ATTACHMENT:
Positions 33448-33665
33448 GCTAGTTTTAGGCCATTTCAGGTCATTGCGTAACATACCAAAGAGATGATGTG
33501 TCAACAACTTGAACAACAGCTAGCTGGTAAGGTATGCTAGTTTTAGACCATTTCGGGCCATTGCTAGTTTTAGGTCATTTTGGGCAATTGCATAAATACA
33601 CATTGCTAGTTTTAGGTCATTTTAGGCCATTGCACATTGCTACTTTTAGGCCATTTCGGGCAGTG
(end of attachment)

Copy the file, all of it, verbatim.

Positions 33448-33665
33448 GCTAGTTTTAGGCCATTTCAGGTCATTGCGTAACATACCAAAGAGATGATGTG
33501 TCAACAACTTGAACAACAGCTAGCTGGTAAGGTATGCTAGTTTTAGACCATTTCGGGCCATTGCTAGTTTTAGGTCATTTTGGGCAATTGCATAAATACA
33601 CATTGCTAGTTTTAGGTCATTTTAGGCCATTGCACATTGCTACTTTTAGGCCATTTCGGGCAGTG